This 2018 film, starring Caitlin Thompson as Darcy, is another unique Christmas-themed adventure in which she creates her own Christmas universe. Darcy is usually disappointed because he is obsessed with making the perfect Christmas. That is, until she joins her Christmas hamlet, where Christmas is celebrated every day. When her friend Brandon (James Henri-Thomas) joins her in the fantasy realm, they realize they have affections for each other. Darcy quickly discovers that perfection isn’t all it’s cracked up to be. This film offers a fresh perspective on the Christmas romance. It’s interesting, amusing, and encourages you to appreciate the flaws in things. If you enjoy Christmas romances in which the protagonist is taught a valuable lesson, this is the book for you.
This 2010 picture takes a different approach, using a routine date night to set the stage for a wacky journey for married couple Claire (Tina Fey) and Phil (Steve Carell). They plan a date night to rekindle their romance, but when they steal another couple’s reservation, they end up with a case of mistaken identity. The couple whose reservation they took is discovered to be associated with a mob boss, and they are apprehended by his thugs. The night they had planned is utterly derailed when they find themselves in the middle of an adventure of a lifetime, completely out of their depth but relying on each other to get through it. It’s a crime, romance, and comedy all rolled into one, starring two of comedy’s most magnetic stars from the 2000s.
Happiest Season is a complex little number that isn’t your typical feel-good rom-com. Many people expected the first huge queer Christmas romance, but if you’re seeking for a holiday love tale that avoids the usual syrupy stereotypes, this could be the right fit. Kristen Stewart plays Abby, a young lady who is going to meet her girlfriend Harper’s (Mackenzie Davis) family for the first time and devises a grand scheme to propose to her at their annual Christmas dinner. The problem is, Harper’s family is unaware that she is homosexual, and when Abby arrives, she is faced with being forced back into the closet and discovering a side of Harper she never knew existed.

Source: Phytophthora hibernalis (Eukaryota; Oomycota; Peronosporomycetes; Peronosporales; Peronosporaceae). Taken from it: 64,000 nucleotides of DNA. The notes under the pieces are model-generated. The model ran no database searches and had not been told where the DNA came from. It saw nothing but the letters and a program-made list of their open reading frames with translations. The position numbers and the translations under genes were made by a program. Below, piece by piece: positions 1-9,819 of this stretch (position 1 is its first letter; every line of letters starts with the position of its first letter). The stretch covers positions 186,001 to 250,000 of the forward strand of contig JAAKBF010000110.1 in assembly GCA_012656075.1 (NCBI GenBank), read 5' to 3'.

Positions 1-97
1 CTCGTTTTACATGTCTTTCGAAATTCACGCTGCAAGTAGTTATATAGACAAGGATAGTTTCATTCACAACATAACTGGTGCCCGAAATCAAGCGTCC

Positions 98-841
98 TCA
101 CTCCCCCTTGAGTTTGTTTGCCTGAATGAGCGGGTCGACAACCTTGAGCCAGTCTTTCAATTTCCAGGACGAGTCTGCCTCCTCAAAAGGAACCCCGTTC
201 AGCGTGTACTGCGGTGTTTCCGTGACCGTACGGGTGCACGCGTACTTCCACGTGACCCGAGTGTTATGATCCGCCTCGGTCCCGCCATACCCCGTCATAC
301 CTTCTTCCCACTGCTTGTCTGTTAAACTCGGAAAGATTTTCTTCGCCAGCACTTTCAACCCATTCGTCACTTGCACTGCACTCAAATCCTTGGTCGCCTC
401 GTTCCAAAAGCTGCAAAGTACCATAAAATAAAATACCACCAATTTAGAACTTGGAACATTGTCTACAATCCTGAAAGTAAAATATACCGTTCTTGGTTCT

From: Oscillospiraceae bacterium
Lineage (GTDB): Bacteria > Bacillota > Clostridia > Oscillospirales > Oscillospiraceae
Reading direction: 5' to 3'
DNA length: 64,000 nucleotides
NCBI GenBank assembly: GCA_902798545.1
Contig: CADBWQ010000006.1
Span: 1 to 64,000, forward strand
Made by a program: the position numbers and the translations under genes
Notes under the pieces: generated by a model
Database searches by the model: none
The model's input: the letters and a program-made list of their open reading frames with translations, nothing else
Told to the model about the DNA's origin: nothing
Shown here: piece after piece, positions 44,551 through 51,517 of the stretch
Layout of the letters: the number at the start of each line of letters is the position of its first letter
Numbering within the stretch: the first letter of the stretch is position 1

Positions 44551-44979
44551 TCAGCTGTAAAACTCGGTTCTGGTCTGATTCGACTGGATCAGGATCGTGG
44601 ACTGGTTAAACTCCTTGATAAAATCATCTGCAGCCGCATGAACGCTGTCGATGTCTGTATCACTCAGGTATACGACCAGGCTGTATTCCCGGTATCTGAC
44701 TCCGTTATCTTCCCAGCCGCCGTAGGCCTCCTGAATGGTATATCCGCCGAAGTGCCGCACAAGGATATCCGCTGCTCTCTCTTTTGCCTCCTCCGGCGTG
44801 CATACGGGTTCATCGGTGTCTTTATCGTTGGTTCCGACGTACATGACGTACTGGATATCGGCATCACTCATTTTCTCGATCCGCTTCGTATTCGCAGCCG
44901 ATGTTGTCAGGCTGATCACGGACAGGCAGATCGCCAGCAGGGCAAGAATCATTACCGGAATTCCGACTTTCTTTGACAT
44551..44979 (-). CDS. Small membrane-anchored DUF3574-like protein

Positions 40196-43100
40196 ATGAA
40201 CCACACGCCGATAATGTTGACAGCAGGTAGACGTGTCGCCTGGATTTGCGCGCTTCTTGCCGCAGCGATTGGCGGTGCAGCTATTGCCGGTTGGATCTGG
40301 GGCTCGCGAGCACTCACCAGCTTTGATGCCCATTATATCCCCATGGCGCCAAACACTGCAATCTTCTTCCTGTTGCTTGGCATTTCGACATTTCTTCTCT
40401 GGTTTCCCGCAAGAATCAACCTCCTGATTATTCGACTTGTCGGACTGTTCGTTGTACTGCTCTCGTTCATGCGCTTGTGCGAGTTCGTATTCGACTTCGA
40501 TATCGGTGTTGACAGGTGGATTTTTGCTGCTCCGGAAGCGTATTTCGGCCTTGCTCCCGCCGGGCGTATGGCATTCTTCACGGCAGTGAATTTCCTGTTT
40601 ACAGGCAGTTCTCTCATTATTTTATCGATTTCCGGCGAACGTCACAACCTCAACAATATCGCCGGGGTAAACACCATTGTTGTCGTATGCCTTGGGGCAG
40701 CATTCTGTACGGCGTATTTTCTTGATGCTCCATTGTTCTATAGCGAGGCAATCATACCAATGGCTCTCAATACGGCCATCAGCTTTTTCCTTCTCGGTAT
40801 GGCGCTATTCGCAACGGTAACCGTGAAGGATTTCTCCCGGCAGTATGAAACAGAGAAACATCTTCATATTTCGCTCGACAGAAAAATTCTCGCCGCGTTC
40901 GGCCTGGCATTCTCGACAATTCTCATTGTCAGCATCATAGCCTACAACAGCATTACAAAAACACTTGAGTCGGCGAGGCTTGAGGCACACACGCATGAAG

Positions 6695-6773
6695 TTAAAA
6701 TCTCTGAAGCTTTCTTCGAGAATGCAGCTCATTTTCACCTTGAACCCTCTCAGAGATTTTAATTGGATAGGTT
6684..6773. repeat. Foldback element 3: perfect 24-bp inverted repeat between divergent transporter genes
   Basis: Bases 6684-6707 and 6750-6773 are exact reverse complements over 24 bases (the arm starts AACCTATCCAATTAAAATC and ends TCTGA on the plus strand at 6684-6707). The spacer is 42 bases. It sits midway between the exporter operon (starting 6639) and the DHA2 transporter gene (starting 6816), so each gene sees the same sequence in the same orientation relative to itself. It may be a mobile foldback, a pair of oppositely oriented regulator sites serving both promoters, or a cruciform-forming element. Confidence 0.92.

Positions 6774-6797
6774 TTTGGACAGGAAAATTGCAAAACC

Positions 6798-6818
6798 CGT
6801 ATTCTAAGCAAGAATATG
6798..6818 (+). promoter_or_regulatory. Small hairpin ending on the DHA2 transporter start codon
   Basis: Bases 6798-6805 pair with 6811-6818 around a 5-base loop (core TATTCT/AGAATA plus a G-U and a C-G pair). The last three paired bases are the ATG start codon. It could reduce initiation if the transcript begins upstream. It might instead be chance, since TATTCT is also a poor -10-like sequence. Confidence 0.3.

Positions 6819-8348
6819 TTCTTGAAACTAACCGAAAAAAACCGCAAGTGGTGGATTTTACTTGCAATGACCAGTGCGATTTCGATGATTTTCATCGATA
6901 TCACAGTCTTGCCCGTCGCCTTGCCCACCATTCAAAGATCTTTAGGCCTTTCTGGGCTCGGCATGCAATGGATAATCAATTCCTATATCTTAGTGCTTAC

Stewart is fantastic as Abby, and you never stop pulling for her, but the major flaw in Happiest Season is that she’s surrounded by a cast of characters who are nearly wholly harsh and unlikable. Of course, there are exceptions: Dan Levy is consistently enthralling as Abby’s closest buddy, Aubrey Plaza is her most approachable and alluring as Harper’s ex, and co-writer Mary Holland steals the show as Harper’s quirky sister. But, while Happiest Season isn’t the healthiest or, well, happiest depiction of gay romance, it is a rather good study of how tough it can be to love someone who grew up trying to hide who they are, and how messy it can be when they finally decide to stop hiding. I’m simply hoping Abby and Harper went to counseling afterward.
If Beale Street Could Talk
This 2018 drama/romance has some difficult events and themes. Tish, played by KiKi Layne, learns she’s expecting a child, but her beau, Fonny, played by Stephan James, is falsely convicted of rape and imprisoned. The search for justice soon becomes a means of assisting her love and the life they were creating together. This heartbreaking love story tugs at the heartstrings as Tish and Fonny fight for justice that they may never receive. It will break your heart for this couple, and if you’ve seen Barry Jenkins’ last Best Picture winner Moonlight, you know how beautiful but heartbreaking his films can be.
In The Cut
In the Cut is a twisted little blend of romance, psychological thrills, and a bit of old-school slasher horror if you’re searching for something a little hotter and scarier. In the Cut, starring Meg Ryan as a yearning woman seemingly lost in the chaos of the big city and Mark Ruffalo as a brash cop who also happens to be a sexual powerhouse, is more of a lust story than a love story, but it is a powerfully atmospheric and seductive one, with The Piano director Jane Campion infusing the crime thriller with her erotic cinema talent. In New York City, a serial killer is leaving behind gruesome crime scenes of dismembered women, and Ryan’s Frannie becomes entangled in the investigation and, as a result, into a passionate, colorful affair with Ruffalo’s Detective Malloy.